Dunmore's writing is beautiful - simple, straightforward and yet so evocative, including sensual details the way she does. The fact she was a poet as well as a novelist shines through her prose, as it does for Sebastian Barry, also a novelist and poet. I love Helen Dunmore's novels, although not The Greatcoat. And I thought Birdcage Walk was disappointing. But The Lie is the most powerful book I have read since reading Barry's A long, long way - also about WW1. The epigraph at the beginning of The Lie is a quote from Rudyard Kipling:

If any question why we died
Tell them, because our fathers lied.

On a lighter note, I've recently been watching Call the Midwife every night on Netflix. I've never seen it before. Now I am in awe of both Jenny Agutter and Sister Julienne, but I find the character Jenny Lee unappealing. She's so prim. 

I like the way they have snatches of contemporaneous popular music in the soundtrack but it's meant that one song in particular has lodged in my brain and been on repeat for days. I love the words and the tune and can't resist getting Alexa to play it when I'm busy in the kitchen. Carly Simon's rendition is my favourite as it's the tempo I like and has a tasty bit of sax in the middle. The song is I only have eyes for you. The words are so romantic, and I love the tune.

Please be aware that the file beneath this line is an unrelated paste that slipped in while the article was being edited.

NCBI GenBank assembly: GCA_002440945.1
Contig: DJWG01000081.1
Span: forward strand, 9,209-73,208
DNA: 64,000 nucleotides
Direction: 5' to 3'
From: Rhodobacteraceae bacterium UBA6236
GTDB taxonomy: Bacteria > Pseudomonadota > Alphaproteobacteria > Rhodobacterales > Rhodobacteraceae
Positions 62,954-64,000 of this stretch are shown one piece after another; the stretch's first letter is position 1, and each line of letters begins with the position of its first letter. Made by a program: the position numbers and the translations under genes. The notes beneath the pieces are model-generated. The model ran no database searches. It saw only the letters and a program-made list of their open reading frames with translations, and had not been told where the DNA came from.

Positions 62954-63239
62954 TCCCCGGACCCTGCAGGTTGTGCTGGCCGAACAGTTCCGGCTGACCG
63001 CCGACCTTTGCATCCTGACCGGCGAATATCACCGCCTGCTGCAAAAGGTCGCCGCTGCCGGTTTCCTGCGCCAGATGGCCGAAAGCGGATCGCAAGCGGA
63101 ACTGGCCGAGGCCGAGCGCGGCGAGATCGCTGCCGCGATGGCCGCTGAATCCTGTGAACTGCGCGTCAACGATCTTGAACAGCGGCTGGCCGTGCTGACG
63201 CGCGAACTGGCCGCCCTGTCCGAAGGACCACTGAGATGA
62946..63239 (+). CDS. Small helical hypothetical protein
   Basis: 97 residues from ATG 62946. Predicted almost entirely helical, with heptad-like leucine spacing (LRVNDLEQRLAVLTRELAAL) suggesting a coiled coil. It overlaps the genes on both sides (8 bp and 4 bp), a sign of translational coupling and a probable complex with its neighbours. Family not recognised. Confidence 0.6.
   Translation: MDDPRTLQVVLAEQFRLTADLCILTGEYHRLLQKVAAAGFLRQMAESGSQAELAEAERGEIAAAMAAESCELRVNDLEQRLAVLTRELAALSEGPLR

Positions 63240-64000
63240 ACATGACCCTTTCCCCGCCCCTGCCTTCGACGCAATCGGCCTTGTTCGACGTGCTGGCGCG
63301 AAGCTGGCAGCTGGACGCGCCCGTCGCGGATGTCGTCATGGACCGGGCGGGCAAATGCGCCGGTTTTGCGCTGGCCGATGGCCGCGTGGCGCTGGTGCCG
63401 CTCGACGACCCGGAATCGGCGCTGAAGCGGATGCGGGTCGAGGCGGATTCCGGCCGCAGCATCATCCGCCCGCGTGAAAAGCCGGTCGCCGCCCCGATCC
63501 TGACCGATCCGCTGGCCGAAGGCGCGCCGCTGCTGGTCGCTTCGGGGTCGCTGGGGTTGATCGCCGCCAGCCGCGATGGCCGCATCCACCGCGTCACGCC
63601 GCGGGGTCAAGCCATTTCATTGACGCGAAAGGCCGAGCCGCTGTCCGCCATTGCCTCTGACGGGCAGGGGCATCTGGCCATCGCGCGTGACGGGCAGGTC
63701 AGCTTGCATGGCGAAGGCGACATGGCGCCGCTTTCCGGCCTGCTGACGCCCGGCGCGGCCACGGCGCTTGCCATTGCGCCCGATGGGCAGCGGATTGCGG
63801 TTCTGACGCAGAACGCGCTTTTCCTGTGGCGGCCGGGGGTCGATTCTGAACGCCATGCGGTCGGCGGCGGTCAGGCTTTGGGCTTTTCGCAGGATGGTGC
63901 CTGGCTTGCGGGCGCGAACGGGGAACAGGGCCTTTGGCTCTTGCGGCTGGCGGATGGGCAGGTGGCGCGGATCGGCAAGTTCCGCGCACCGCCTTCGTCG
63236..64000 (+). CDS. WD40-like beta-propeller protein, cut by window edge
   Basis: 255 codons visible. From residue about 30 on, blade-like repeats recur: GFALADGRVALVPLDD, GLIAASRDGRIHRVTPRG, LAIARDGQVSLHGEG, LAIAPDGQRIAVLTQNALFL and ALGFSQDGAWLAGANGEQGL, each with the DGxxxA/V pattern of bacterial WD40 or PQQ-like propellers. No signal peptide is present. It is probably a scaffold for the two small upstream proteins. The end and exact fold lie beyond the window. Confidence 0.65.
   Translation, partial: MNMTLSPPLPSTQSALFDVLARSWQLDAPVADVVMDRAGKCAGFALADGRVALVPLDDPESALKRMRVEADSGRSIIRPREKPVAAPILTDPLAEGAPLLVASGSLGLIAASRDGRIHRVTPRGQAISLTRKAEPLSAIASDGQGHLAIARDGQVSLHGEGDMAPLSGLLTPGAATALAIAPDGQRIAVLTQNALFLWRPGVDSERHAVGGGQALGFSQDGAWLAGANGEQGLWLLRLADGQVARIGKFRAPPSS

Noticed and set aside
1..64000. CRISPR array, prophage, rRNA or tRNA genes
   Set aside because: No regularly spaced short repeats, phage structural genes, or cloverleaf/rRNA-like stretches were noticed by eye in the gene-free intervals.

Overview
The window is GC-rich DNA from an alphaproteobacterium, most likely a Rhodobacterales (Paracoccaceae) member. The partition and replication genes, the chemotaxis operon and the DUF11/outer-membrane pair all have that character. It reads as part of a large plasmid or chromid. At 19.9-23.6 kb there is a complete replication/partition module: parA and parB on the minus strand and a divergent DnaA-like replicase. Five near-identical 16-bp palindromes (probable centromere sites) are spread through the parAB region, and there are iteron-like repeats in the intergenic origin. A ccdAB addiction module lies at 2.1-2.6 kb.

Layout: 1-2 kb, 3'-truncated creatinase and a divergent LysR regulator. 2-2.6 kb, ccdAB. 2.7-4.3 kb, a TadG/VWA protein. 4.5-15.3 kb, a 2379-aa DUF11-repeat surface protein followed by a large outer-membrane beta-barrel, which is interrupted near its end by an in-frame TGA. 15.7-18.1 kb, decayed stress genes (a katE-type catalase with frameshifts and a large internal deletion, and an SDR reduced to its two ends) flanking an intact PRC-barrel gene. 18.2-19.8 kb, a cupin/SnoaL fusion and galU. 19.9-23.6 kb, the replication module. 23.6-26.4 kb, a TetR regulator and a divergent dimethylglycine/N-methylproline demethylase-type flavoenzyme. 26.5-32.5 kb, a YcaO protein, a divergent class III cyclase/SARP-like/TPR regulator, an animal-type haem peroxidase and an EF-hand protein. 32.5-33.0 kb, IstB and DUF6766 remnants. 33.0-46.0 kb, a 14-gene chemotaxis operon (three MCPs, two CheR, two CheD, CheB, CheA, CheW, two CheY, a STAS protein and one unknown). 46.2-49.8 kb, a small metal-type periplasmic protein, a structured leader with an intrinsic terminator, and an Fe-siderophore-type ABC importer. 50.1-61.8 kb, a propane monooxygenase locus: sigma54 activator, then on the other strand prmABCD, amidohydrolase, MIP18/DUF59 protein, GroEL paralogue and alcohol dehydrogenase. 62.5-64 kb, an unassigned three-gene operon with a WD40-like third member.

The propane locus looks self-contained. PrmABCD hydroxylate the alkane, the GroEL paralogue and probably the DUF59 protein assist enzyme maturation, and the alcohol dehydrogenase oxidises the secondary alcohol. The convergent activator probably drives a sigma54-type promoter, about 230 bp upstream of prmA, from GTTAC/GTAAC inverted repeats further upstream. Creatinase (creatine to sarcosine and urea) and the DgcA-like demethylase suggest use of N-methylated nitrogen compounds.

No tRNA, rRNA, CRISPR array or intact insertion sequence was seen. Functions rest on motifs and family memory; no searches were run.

Do you suppose anyone ever said to someone else 'I only have eyes for you'?

No-one has ever said anything like that to me, even when I was worth looking at. I remember 35 years ago when I was going to give a presentation of research findings to a large group of people and spent some time beforehand deciding what to wear and putting on make-up, to give myself more confidence. 

I said to Dave: 'Do I look OK to stand up in front of a lot of people I don't know?' and he said 'How far away are they going to be?'

This week I put on my new Sainsbury's leggings to go cycling in and we had a similar interchange.

Me: 'Do you think I look all right in these?'
Him: 'You look fine.' Pause. 'Anyway, you'll be going fast.'

Wednesday, March 21, 2018

Tuesday, March 20, 2018

what happened next

The trip to Ronnie Scott's Jazz Club with two family members had been booked for a couple of months and I didn't want to miss it. I'm a sax player, and I've never been to Ronnie Scott's. But the mini beast-from-the-east was coming and I knew our lane would be waist-high in snow drifts again and I might not get back for a meeting on Monday.

So I spent from waking up on Saturday until 2 p.m. trying to decide whether or not to go. Dave couldn't stand the tension and retreated to the freezing cold shed to make more kumiko.